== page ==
• Smooth puree into broth, return to heat, add chicken and cream, and heat, stirring, 5 to 10 minutes to blend flavors. Add rice, heat and stir 2 to 3 minutes longer, then serve.

      Yield: 6 servings

      Recipe Source: The New Doubleday Cookbook by Jean Anderson and Elaine Hanna (Doubleday)

      Jewish Penicillin?

      Does chicken soup really cure?


      Is it Jewish penicillin?

      The scientific verdict is still out on this question. It certainly seems to help those with colds and congestion, but may not necessarily be the best choice for an upset stomach unless it is fat-free.

      Some studies seem to indicate definite healing properties of chicken soup while others indicate any hot soup can produce the same result. Doctors do seem to agree that a hot savory broth helps open nasal passages and soothe the throat for a period of up to half an hour. Sipping soup through a straw does not produce the same beneficial result as consuming the hot soup with a spoon. Clearly the vapor and aroma are important factors.

      Clear soups provide necessary sustenance and hydration while helping to stimulate the appetite. Certainly there is also a mental factor involved. Memories of home, being pampered by Mom with soup as a child, or just the warm feeling of the hot soup in the stomach strongly come into play. We all know that love is good medicine, and it is a strong component of soup.

      Lancaster Chicken Corn Soup Recipe

      Saffron gives color and flavor to this homemade chicken soup filled with noodles or homemade rivels and corn. You may use fresh or frozen corn. If you wish to freeze the soup, cool and do so before adding the pasta.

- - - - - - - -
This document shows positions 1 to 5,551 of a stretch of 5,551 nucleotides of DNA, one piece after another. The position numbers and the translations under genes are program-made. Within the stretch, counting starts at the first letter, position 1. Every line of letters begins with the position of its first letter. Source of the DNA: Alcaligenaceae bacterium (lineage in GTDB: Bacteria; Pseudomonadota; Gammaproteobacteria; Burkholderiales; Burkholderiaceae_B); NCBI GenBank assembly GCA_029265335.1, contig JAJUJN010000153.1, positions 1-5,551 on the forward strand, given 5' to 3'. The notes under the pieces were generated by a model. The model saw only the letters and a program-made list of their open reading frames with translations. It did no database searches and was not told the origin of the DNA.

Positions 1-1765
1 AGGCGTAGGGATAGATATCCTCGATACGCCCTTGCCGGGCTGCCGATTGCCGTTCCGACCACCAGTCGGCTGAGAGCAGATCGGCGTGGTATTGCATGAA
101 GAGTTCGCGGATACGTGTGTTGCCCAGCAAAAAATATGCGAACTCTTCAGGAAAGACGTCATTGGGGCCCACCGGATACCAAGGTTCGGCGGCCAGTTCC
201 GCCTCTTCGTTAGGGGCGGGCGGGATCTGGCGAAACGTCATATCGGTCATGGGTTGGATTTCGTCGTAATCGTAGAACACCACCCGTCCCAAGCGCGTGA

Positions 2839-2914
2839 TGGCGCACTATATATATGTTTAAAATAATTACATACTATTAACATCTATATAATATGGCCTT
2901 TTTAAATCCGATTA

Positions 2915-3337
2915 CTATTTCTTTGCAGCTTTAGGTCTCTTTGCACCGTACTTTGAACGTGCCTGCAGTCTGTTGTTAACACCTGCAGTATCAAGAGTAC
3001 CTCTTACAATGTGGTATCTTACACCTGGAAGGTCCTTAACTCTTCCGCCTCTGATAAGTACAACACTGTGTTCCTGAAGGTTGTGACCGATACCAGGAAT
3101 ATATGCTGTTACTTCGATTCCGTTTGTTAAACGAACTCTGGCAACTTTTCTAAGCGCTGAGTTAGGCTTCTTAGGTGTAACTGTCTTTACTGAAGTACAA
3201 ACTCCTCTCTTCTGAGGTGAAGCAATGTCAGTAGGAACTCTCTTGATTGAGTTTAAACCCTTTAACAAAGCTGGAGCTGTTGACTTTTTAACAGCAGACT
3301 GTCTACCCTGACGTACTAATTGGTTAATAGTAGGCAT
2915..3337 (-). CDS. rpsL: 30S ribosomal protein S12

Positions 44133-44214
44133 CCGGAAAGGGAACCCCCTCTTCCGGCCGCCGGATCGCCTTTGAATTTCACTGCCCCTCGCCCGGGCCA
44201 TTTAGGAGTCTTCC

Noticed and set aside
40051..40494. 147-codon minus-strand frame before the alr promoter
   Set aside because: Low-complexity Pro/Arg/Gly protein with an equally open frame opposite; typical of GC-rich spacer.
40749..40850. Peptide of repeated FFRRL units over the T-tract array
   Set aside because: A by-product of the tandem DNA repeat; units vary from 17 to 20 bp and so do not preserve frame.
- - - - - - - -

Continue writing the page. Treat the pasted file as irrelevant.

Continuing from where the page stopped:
Prep Time: 30 minutes

      Cook Time: 2 hours



      • 1 (4- to 5-pound) chicken, cut into 8 pieces
      • 2-1/2 to 3 quarts water, or as needed
      • 1 large onion
      • 8 to 10 black peppercorns
      • 2 teaspoons salt, or to taste
      • 8 to 10 threads of saffron, or 1/4 teaspoon crushed saffron (optional)
      • 10 ears of corn, or 4 cups frozen corn kernels
      • 3 celery stalks, diced with leaves
      • 6 ounces wide egg noodles, packaged egg barley, or Rivels (see below)
      • Freshly ground white pepper
      • 2/3 cup finely chopped fresh parsley
      • 2 hard-cooked eggs, chopped


      • 1/2 teaspoon salt
      • Pinch of ground white pepper
      • 1 large egg, beaten
      • 3/4 to 1 cup all-purpose flour, as needed


      To Make Soup:

      • Place chicken in soup pot with enough water to cover. Bring to a boil, reduce heat, and skim foam as it rises to the surface. When it has subsided, add onion, peppercorns, salt, and saffron. Simmer gently but steadily, partly covered, for about 1-1/2 hours or until tender.